Excellent post. A similar theme I’ve picked up on in recent years is an assault on supposedly “antiquated” or “ineffective” twelve-step programs. This is probably a result of a few factors: as you highlight here, the professionalization and proliferation of individual treatment, the cult of STEM, and disillusionment with the drug war. For example, I noticed in one recent article (http://aeon.co/magazine/being-human/the-aa-is-out-of-step-with-research-on-addiction/) that the author called Alcoholics Anonymous “out of step” with addiction science, yet it yields abstinence rates comparable to other therapies. They also downplay the environmental and, ultimately, choice factors that contribute to addiction. The author is particularly hostile to court-ordered AA, but I think that opinion is propelled by broader opposition to formal drug control policy.
Hi Kyle! Thanks for the link to the Aeon article. We could definitely add a lot of ‘AA is antiquated and outdated’ links to this round-up (or maybe you could do another one on that topic?) I view the AA backlash as cyclical– every couple of years, there will be a spate of books and articles making the same general criticisms (seen most recently in the Aeon piece/ Lance Dodes’s new book/ etc). What is interesting to me (and it sounds like it is to you, as well) is *why* the backlash cycle starts over at a particular moment. “The professionalization and proliferation of individual treatment” is nothing new, although a kind of nostalgia for medical authority and the current disillusionment with the drug war of the late 20th C might be. I’d love to see an analysis about the differences between the AA critique, circa 2014, and the 1980s wave led by writers like Herbert Fingarette, Stanton Peele, and Charles Bufe.
An interesting proposition… One I may look into for my TBA topic one month sometime in the future!
This blog post led me to recall the trilogy published in 1987 by Sage Publications written by sociologist Norman Denzin (of Symbolic Interaction fame). The lead title was “The Alcoholic Self”. The two following that were results of his further immersion into a realm he loved – the realm of Alcoholics Anonymous – “The Recovering Alcoholic”, and “Treating Alcoholism: An Alcoholics Anonymous Approach.” I think Symbolic Interaction is great construct for some understanding of culture via culture clash in our post modern fiber-opticked world.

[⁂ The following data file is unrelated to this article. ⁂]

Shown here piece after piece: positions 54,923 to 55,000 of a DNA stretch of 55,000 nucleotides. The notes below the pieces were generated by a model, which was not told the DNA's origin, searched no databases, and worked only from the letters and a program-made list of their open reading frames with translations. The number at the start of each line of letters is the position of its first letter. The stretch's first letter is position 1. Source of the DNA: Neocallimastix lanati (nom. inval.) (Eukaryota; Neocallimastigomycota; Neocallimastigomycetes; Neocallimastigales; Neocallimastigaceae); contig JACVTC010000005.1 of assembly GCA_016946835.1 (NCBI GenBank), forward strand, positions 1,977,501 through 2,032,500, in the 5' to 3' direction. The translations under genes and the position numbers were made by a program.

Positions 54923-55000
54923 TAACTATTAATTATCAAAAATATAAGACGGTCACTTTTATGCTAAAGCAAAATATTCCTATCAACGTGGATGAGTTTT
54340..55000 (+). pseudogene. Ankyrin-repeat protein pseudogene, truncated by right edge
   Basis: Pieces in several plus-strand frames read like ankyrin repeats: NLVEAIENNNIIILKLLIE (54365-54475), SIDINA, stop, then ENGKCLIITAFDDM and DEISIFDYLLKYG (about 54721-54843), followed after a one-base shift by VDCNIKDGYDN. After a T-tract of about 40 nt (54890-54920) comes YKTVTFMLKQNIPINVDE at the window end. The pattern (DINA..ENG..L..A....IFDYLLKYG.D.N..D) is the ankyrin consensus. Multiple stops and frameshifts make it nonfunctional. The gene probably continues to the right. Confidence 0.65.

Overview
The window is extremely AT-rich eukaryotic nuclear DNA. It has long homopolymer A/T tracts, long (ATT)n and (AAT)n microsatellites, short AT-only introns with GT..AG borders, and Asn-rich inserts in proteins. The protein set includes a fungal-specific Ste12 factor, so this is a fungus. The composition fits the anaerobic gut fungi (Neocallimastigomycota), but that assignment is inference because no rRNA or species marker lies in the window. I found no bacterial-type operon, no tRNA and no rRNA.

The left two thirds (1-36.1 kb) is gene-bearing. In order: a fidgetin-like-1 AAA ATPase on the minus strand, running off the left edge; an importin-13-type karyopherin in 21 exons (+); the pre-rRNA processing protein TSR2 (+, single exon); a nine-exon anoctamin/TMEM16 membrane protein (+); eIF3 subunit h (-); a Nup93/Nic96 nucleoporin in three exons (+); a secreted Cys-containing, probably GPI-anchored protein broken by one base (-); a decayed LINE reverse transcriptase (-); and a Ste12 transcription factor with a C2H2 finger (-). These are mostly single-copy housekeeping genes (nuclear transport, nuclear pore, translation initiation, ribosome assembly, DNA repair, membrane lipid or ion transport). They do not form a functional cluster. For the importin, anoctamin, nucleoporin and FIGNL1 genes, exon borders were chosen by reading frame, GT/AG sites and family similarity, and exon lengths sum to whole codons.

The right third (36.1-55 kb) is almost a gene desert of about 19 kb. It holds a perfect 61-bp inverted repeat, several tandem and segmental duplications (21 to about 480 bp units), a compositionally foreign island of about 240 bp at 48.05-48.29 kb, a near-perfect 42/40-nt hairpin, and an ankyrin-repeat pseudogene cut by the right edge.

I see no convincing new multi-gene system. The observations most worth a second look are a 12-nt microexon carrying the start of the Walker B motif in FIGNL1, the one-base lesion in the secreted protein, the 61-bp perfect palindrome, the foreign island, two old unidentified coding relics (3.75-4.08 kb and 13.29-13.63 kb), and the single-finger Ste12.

Is it possible AA is so rooted in religion and Buchman’s groupism of the early 20th century, that AAers will never be able to escape what results in your apt description of “community-based addiction treatment workers on a career path for burnout?” It seems the important AA doctrine of powerlessness without the group shoves symbolic interactive dissonance right into their daily lives as they try to cope with the forces of “credentialism, wage compression, and emotionally taxing working conditions”, things any other student would expect in due course on the way to a career (but not a career suggesting “join me in AA as a way of life” to struggling people).
I don’t know how much Denzin knew of the history of alcohol recovery, but the professors of religion and medicine were always there to first nip at the heels of sudden self-recovery, and if that didn’t work, plant their teeth firmly in the groin of sudden self-recovery and not let go. What’s sudden self recovery? It’s just what we see when someone quits on their own. We don’t see much of the internal debate preceding, but there it is. It’s what the six Washingtonians did and then popularized until it was fairly quickly transformed into something else.
What does coaching mean? Simply, teaching. I think that’s the direction recovery services are moving – towards simple teaching. And I think the best recovery teaching would include leaving not only the addiction in the past, but the recovery in the past as well. I think that most former addicts do learn this. Out of the 100 million teetotalers in this country I wonder how many were formerly identified as substance abusers. 10 %? It must certainly be more than 2 %.
I think the “nostalgia for medical authority” is incorrect. It’s a nostalgia for what the original six Washingtonians did and what they tried to teach. How to take the pledge and make it stick based upon a personal morality. The experience stories were originally fluff around the edge of taking the pledge. They were not a mandated dredging up of an old corpse to revisit a tarnished past ad infinitum until dead.
I think what people may see as a “cycle” of rejection towards the recovery group movement is actually a periodic interest taken by the mass media and does not reflect the consistent and growing rejection in the general population due to advancement in problem solving of all kinds, including how to end an addiction.